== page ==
WASKAHEGAN TRAIL

The 309-kilometre Waskahegan Trail loops between Fort Saskatchewan, Edmonton, and Camrose, using both public and private land. From Edmonton, the trail leads south along the Whitemud and Blackmud Creeks, past Saunders and Coal Lakes, to arrive in the Wetaskiwin area. The trail continues east along the Battle River from Gwynne to Camrose and then north from Miquelon Lake through the Ministik Lake Bird Sanctuary, the Hastings Lake area, and the Cooking Lake-Blackfoot Provincial Recreation Area to Elk Island National Park before directing hikers west along Ross Creek to Fort Saskatchewan.

Guided Sunday hikes are held on different trails throughout the year. Each hike covers about 10 kilometres and takes six to seven hours. Walking schedules are published on the Waskahegan Trail Association website (www.waskahegantrail.ca).

Note: Both domestic and wild animals may be encountered on the trail. Most of the trail is infrequently travelled, and in remote areas you will be far from immediate aid. There are no markers flagging potential hazards. Do not open any gates or travel off marked routes. Only walking-based activities such as hiking, skiing, and snowshoeing are permitted.

COOKING LAKE-BLACKFOOT PROVINCIAL RECREATION AREA

Directions: To reach the main access, the Waskahagan staging area and day use area, exit Edmonton travelling east on the Yellowhead Trail. Continue east on the Yellowhead Highway (Highway 16), turn right on Range Road 210, travel 7 km, then follow the signs. Distance: 48 km, or about 41 minutes, east of Edmonton on Hwy 16 and immediately south of and adjacent to Elk Island National Park. The interpretive centre is located at the Waskahegan Staging Area on Range Road 210, 7 km south of Hwy 16 or 5 km north of Hwy 630.

Info: Access is also available through the Blackfoot, Islet Lake, and Central staging areas. Open daily in the summer season from 7:00 a.m. to 11:00 p.m., during special events, and at other times when volunteers become available. Bring your own firewood if using one of the four staging staging areas. Potable water is not available in the backcountry, but you will find firewood. Trail maps mark each trail intersection. 780-922-3293; www.albertaparks.ca;www.dotheblackfoot.ca.

The Cooking Lake-Blackfoot Provincial Recreation Area was once a major hunting ground for Sarcee, Cree, and Blackfoot tribes. Today this 9,700-hectare region is enjoyed for its more than 170 kilometres of moderate and intermediate backcountry trails through forest, pasture, and wetland areas. A multi-use area, it supports agriculture, wildlife management, and natural gas extraction, as well as outdoor recreation, including horseback riding, cross-country skiing, hiking, mountain biking, and dogsledding. Canada’s largest cross-country ski event, the Canadian Birkebeiner Ski Festival, is held here the second weekend each February.

The park’s four day-use areasBlackfoot, Central, Islet Lake, and Waskehaganhave all-weather shelters, warm-up stoves, washrooms, firepits, and picnic facilities. Cold running water is available in summer. There are 25 named trails and numerous birdwatching sites, with more than 200 species of birds, including a few pairs of trumpeter swans that have been known to nest in this area. The world’s largest and rarest swan, the trumpeter is a vulnerable species in Alberta. Watch for bluebirds, red-tailed hawks, northern flickers, and great blue herons, and be careful not to disturb the nesting sites of any birds. Visit the Cooking Lake-Blackfoot Heritage Interpretive Centre for exhibits depicting forest ranger activities, farm implements, and area history. Trail maps are also available at kiosks located at each staging area.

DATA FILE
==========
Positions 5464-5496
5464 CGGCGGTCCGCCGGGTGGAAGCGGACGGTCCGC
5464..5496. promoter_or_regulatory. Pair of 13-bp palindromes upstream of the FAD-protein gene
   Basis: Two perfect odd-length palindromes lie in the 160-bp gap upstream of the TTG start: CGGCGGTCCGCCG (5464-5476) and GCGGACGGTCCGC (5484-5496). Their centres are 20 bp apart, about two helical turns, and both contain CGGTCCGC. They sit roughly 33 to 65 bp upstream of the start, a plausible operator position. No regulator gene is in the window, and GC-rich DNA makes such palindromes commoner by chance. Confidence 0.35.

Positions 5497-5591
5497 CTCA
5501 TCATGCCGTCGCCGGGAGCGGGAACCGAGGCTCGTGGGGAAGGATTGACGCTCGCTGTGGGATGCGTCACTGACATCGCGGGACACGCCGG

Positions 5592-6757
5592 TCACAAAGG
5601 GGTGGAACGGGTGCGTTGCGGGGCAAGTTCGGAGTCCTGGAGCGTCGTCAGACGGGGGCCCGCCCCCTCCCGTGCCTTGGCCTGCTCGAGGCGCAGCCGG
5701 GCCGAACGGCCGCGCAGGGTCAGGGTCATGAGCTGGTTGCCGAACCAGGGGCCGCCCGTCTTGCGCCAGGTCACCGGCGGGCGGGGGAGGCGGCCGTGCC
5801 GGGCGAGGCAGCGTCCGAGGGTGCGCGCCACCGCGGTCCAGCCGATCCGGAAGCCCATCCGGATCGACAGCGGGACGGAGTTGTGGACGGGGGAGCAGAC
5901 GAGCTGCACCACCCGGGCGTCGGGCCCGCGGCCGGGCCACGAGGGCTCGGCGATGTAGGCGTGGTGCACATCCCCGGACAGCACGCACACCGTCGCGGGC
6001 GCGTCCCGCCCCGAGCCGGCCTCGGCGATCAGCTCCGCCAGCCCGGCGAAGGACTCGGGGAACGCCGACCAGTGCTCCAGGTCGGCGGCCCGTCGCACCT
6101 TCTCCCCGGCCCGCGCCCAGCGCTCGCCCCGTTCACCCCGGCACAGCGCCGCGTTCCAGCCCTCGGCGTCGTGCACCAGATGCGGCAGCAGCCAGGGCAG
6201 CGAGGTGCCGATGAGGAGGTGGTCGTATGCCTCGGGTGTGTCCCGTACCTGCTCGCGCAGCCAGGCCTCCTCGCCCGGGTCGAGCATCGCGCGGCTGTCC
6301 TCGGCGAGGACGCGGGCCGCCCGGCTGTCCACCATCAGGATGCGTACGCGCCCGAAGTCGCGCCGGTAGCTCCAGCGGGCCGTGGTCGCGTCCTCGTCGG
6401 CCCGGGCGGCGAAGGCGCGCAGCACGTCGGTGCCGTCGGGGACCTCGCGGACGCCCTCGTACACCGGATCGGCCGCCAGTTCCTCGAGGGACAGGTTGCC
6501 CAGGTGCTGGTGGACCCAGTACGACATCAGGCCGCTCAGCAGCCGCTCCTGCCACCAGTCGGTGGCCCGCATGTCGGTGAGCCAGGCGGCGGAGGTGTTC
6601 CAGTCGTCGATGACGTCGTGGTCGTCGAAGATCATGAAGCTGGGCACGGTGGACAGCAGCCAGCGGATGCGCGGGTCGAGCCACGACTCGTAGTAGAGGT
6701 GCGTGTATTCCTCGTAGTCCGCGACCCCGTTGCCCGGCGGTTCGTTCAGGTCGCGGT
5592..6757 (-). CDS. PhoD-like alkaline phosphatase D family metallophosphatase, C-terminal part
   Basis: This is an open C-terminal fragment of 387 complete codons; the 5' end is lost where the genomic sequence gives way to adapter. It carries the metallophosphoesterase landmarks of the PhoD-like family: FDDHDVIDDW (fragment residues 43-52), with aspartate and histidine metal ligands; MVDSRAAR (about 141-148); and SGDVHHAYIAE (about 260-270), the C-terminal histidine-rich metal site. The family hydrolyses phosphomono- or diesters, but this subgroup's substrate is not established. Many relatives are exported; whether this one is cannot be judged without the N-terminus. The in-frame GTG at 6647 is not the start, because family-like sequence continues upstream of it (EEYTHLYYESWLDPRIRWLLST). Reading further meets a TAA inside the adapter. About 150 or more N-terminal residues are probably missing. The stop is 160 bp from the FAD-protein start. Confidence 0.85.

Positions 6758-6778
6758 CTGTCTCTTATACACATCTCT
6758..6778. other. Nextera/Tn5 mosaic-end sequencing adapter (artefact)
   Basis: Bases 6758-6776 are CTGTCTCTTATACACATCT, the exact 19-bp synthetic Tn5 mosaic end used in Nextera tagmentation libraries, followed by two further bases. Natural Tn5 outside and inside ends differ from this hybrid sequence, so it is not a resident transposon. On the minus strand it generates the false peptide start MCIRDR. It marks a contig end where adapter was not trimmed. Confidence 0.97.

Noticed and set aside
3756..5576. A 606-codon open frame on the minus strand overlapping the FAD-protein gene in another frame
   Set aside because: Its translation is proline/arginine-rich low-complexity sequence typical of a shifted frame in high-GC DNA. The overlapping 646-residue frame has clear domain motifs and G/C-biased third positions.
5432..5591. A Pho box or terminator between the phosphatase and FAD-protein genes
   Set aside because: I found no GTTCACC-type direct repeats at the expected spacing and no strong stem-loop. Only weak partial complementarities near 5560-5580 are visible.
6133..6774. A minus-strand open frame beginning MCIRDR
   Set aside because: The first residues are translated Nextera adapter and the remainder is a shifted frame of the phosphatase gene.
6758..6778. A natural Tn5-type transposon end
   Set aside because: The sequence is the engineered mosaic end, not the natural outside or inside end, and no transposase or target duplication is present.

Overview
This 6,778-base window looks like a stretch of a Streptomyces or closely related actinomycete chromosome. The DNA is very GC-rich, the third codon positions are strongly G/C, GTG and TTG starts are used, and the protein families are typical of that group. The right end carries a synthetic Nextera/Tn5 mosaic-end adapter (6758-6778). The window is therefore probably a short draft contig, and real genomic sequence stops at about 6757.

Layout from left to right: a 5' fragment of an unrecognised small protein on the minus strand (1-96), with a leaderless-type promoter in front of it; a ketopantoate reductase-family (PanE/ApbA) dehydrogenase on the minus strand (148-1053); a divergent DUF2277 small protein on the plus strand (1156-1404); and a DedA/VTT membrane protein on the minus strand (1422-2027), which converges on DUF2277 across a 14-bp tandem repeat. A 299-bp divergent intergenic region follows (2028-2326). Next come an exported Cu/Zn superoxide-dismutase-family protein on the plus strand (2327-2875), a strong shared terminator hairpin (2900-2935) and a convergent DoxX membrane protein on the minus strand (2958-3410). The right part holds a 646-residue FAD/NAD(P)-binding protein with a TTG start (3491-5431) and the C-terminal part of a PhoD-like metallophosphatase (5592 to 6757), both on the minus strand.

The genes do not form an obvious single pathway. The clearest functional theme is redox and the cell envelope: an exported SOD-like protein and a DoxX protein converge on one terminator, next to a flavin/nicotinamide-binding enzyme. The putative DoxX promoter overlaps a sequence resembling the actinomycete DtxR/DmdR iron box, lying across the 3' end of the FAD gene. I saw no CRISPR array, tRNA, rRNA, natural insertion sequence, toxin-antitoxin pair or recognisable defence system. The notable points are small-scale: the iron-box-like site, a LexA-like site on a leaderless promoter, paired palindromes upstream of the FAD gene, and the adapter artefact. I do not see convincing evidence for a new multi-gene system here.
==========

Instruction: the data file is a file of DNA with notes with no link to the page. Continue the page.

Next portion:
The Cooking Lake Forest Reserve, founded in 1899, includes the landmass we know today as Cooking Lake-Blackfoot Provincial Recreation Area and Elk Island National Park.

Visitors can enjoy canoeing and kayaking on Islet Lake, as well as horseback riding on more than 85 kilometres of equestrian trails and in designated pastures. Blackfoot Staging Area equestrian trails can be used for mushing (dogsledding) and skijoring (skiing while being towed by a dog) in winter. The Fiera Race Club has added Blackfoot as a location for its series of Kettle Cross Enduro Bike Race events. Another major event is the Ultra Marathon held every May, with marathoners nicknaming the Siksika Trail death by a thousand hills. Many horse groups hold annual trail riding events here throughout the year.

Blackfoot Staging Area and Beaver Hills Dark Sky Preserve

Location: 4 km east of the Elk Island National Park entrance and about 0.8 km east of the Ukrainian Heritage Village entrance. Turn south at the first crossroads onto Range Road 195 and travel 4 km to the park entrance. The observation area is 0.5 km past the cattle guard. Drive slowly to avoid running into anyoneor their telescopesand to minimize dust. Info: The Royal Astronomical Society of Canada uses the site for observing sessions, usually the weekend prior to a new moon. It is imperative to follow night sky etiquette to avoid diminishing participants’ night vision. Admission is free. Outhouses are available. Bring your own food and drink. www.edmontonrasc.com.

The Blackfoot Provincial Recreation Area is a 300-square-kilometre region east of Sherwood Park dedicated to maintaining dark skies. The preserve encompasses Elk Island National Park and the Cooking Lake-Blackfoot Provincial Recreation Area. The Royal Astronomical Society of Canada uses the site to observe the night sky. The public is welcome to attend, providing they pay extreme attention to night sky etiquette.

WASKAHEGAN TRAIL Photo Gallery



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